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Inflation? No One Knows & Gold Doesn't Care

It hasn’t been a tumultuous week politically or socially, at least not to the degree I feared seven days ago, but gold has been all over the place.

I’ve had lots of conversations in the last week about why gold isn’t doing better. Would that I had a clear answer! Some ideas…

  • Those who own gold as insurance against uncertainty selling because even an attempted coup in Washington didn’t derail the markets.
  • Treasury yields moved up 23% in the first 11 days of the year before settling back a touch, as bond traders sold (pushing prices down and therefore yields up) in the expectation that Biden’s $2 trillion in new spending will mean a flood of new bond issuances. I think this – bond yields moving higher – will remain an issue for the short term but not is not a headwind that will endure. The Fed just can’t allow rates to move much higher because immense government and corporate debt load mean a real, sustained increase in debt service costs would cause a huge amount of damage. The problem may take care of itself (US bonds as a price investment regain traction amidst growth) or may require Fed intervention along the lines of yield curve control.
  • Real rates have risen because inflation expectations have not risen as much as bond yields. Inflation expectations are marching upward but that bond yield surge outpaced, creating that small bump in real rates in January. (The inflation-indexed yield on the 10-year Treasury, shown below, is a good proxy for real rates.)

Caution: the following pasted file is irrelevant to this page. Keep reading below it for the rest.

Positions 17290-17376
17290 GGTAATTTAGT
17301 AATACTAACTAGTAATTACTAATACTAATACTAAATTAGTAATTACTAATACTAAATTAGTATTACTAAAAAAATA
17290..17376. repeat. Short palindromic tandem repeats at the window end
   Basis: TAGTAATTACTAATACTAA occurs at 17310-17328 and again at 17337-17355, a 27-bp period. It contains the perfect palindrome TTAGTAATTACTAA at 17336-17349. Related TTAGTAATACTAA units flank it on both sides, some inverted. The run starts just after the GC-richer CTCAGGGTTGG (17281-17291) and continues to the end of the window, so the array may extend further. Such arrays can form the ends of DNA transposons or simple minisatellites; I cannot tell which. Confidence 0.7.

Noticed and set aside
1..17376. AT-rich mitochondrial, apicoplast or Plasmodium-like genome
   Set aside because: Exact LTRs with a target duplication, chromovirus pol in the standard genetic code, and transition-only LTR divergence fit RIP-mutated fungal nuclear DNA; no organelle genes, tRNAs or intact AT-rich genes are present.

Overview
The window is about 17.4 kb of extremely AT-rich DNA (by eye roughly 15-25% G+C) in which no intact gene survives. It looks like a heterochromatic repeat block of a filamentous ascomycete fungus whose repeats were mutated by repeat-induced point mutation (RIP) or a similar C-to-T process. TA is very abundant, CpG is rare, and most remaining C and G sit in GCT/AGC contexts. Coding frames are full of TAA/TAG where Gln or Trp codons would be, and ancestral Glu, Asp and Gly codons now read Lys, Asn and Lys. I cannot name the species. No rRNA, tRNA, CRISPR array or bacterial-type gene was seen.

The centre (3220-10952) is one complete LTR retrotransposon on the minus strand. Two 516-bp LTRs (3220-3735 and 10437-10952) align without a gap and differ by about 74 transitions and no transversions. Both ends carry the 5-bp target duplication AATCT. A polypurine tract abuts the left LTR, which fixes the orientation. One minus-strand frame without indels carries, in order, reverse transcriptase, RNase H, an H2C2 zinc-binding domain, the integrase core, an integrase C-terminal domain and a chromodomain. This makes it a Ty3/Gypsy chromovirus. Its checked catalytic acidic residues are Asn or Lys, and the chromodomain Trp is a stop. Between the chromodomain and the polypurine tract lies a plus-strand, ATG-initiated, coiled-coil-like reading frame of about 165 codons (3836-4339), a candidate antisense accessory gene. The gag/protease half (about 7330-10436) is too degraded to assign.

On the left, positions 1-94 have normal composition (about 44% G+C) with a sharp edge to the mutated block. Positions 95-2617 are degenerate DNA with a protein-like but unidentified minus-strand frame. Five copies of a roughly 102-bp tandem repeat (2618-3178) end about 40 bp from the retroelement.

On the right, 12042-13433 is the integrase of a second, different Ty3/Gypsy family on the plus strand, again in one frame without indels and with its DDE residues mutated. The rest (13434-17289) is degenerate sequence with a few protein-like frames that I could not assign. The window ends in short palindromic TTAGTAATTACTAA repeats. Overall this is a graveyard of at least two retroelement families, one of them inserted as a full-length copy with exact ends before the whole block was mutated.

• Poor retail sales numbers for December and big increases in weekly unemployment claims added to questions about growth in the immediate near term. The reflation trade – buying things that perform when stimulus cause inflation – relies on stimulus creating growth, cause that’s what creates inflation.

That’s what happening. What’s coming?

It totally depends on inflation (or reflation, if you prefer the term that specifies inflation stemming from stimulus). And it’s very hard to know how that will go.

Lots of economists and talking heads are certain all the stimulus spending will create inflation. I hope they’re right. But there’s one data point that stands directly in opposition to that: velocity of money.

The above chart is from Hoisington Investment Management, whose economists (Van Hoisington and Lacy Hunt) are renowned for their macroeconomic analysis. The pair do not think stimulus will generate inflation this year because

  • There is no wage inflation pressure (look back at that jobless claims chart)
  • GDP measures account for growth but fail to account for wealth destruction and so are far too rosy
  • The multiplier effect from stimulus is “sharply negative in highly indebted countries”, defined as central government debt exceeding 60% of GDP. Of course, most of the major economies of the world meet that bar! The United States doubles it at 127%.
  • Finally: as the chart shows, the velocity of money fell 17.7% in 2020 such that velocity for the year averaged 1.2, the lowest level since 1946. If money isn’t moving, it can’t create inflation.

Hoisington and Hunt conclude that bond yields will continue to fall (which is a pro-gold conclusion) but that inflation will not manifest (which doesn’t help gold). As a result, they are bullish bonds for price gains.